Monday, December 5, 2011

Revisiting the Dark Country

Beginning in a week or two, I'll be revisiting the wilderness map of the Dark Country along with its encounter tables and settlements.  Ultimately my goal is to excise most of the standard D&D monsters* that populated my original encounter tables and replace them with monsters of my own design.

Most of these monsters will be specific to the region they're encountered in.  The drowned corpses of the Long Swamp aren't going to be found anywhere else.  I'll make some exceptions, normally with monsters that can be created regularly by magic users such as the standard sorts of undead.  There are also likely to be a few monsters that can be encountered throughout the dark country, somewhat like how I described mites living in dirty houses.

I'll also be fleshing out the Seven Cities a bit more, particularly Lichgate -- for which I also hope to figure out a canon spelling.  I may also take another look at Nightwick Village with an eye towards getting rid of NPCs with character levels.

While quite a bit of this is inspired by Raggi's advice in the Referee book for LotFP, I'm not doing this to evoke the "weird."  I consider the Dark Country to be Dark Fantasy instead of Weird Fantasy, and while that may be a fine distinction there are important differences.  If one is to go by Beedo's Taxonomy of Horror, the Dark Country is firmly in the Supernatural position.  I suppose it is a little different from typical Supernatural Horror in that while an all powerful and omniscient god exists it is horrible and inexplicable in its own right.  My goal from day one has been to make sure that the Church isn't the good guy and neither are the pagans and neither are the satanists.  Still, the Dark Country is heavily reliant on the Gothic** for its aesthetic and I want my vampires, werewolves, and ghosts.

What is more important to me than making the setting "weird" is making the setting mine.  I think Empire of the Petal Throne is possibly the greatest work of early D&D because it takes OD&D and bends it to the idiosyncrasies of MAR Barker's imagination.  While my vision isn't as outre as his, it is certainly idiosyncratic. I've said before that I am more of a horror fan than a fantasy one,*** and I'd like to bring that to the fore even more.

In the days before In Places Deep started, I ran a short lived proto-Dark Country campaign that used a monster list where most of the entries were either invented by me or taken from intentionally obscure sources.  You can see one of my old players' confusion about my decision to go back to standard monsters here, and while I was somewhat dismissive of him at the time I think he was right.****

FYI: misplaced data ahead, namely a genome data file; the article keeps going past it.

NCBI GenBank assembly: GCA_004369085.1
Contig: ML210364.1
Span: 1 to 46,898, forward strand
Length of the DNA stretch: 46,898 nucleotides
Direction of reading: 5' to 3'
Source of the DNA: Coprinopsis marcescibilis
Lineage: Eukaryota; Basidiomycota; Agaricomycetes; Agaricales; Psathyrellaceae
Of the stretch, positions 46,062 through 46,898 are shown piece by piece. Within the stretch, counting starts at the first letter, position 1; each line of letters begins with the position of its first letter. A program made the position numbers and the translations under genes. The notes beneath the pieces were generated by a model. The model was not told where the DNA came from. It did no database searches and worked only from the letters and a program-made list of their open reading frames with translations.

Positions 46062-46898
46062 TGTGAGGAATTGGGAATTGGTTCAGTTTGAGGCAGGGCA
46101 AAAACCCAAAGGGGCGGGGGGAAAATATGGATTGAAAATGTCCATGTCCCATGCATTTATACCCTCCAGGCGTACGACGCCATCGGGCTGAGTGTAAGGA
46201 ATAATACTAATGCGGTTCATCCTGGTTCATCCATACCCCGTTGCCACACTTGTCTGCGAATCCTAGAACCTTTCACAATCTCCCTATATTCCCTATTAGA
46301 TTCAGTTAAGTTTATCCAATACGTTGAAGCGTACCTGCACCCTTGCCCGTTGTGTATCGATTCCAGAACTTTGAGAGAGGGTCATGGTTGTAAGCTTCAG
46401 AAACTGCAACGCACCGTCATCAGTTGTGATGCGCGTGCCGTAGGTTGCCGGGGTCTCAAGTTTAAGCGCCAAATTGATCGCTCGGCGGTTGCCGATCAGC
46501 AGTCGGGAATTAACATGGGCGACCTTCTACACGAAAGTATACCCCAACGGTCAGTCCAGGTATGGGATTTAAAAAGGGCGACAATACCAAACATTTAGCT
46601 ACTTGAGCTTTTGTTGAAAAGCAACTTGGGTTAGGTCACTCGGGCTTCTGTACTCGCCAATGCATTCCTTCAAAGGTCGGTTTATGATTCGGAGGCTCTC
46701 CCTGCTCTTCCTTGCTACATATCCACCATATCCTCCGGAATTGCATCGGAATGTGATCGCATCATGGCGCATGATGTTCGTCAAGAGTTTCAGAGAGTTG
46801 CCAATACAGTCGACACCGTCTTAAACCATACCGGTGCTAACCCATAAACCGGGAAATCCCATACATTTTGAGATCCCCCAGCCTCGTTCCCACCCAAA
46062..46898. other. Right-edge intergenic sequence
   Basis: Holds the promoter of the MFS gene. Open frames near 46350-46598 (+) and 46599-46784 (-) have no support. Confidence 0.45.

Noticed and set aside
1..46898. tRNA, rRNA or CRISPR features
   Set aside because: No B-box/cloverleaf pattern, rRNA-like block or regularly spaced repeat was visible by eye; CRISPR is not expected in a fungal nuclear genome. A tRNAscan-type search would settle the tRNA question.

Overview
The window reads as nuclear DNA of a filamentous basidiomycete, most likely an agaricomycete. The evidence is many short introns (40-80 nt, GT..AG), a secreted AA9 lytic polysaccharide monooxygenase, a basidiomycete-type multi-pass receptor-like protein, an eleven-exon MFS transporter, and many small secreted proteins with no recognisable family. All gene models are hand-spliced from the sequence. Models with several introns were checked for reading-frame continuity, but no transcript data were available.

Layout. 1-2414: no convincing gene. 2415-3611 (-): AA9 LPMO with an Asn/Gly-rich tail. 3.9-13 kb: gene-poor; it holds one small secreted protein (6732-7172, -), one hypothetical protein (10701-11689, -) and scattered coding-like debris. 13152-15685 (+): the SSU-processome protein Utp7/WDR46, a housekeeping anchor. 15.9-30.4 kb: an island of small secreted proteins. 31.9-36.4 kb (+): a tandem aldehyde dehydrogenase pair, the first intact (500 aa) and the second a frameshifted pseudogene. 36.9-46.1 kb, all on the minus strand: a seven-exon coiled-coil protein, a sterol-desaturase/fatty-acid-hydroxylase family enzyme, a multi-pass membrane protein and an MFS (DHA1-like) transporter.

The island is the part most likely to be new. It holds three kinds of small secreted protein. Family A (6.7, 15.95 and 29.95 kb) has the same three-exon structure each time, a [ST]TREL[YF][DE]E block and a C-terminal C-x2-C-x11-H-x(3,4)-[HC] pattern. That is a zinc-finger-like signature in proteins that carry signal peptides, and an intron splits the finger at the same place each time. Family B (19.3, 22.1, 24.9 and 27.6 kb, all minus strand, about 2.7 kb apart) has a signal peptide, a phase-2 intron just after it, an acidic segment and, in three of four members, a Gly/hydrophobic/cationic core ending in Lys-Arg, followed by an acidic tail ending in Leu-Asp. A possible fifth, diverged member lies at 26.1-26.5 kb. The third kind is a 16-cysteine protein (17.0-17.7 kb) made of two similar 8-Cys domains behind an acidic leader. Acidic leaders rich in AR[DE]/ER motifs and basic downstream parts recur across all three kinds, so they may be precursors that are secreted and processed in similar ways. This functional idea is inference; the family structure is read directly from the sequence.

What this means in the short term is that I hope to restart Monster Mondays sometime around the beginning of next year; however, rather than showing how standard D&D monsters fit the setting I want to introduce and explain the new monsters I'll be using.  I'll also be posting articles on other setting related matters such as settlements, magic items, and dungeons.  This will probably mean that the development of my Albigensian Crusade campaign will be put on indefinite hold.  I still like the idea but I consider the Dark Country to be my magnum opus -- such as it is.

* I'm still going to be using a few like goblins and ogres whose names are evocative enough that they can be used without reference to Tolkien.  Still, I'm going to try to make these conform to my vision of the monster rather than to the standard D&D vision.

** More accurately it's reliant on the version of the Gothic presented in Hammer Horror, Corman's Poe films, and Dark Shadows.

*** I'm even more of a fan of things that mix the two together, such as CAS's Averoigne Cycle or "The Black God's Kiss."

**** I'll still be keeping Dwarves and Elves because there are interesting things to do with them.  Especially Dwarves.


  1. Sounds like a good idea. I look forward to seeing what you come up with.

  2. I especially like the part where I was right. ;)

  3. To put a more particular point on that previous discussion, my personal setting contains elves, and could quite possibly contain half sized people. However, they are in no way Tolkien's products. In the case of the former, it is the result of my desire to heavily feature fair-folk in a more folklorish way than traditionally done with D&D. Elf is, however, used rather interchangeably with faerie, is out of the question as a player race, and a decidedly more "wierd" entity than Tolkien's. The Faerie one is one of illusion where the laws of nature do not apply, and the source of magic in the setting. In the latter, it's because such people apparently did exist and are therefore an especially plausible alternate player race. That being said, the more Sword & Sorcery feel of the setting means they're not the kind of thing I would throw at players from the get go, but maybe something they stumble upon if they decide to explore outside of the normal borders of the central setting to go looking for strange places beyond.

  4. Sorry for the triple post, but my feelings on the subject are more or less encompassed here: . I agree that some familiarity is necessary in order to provide a common perspective, but, beyond this, unnecessary similarities to other settings do little more than trivialize the thing. Your creations become somewhat thinned if they appear unable to stand without the support of others'.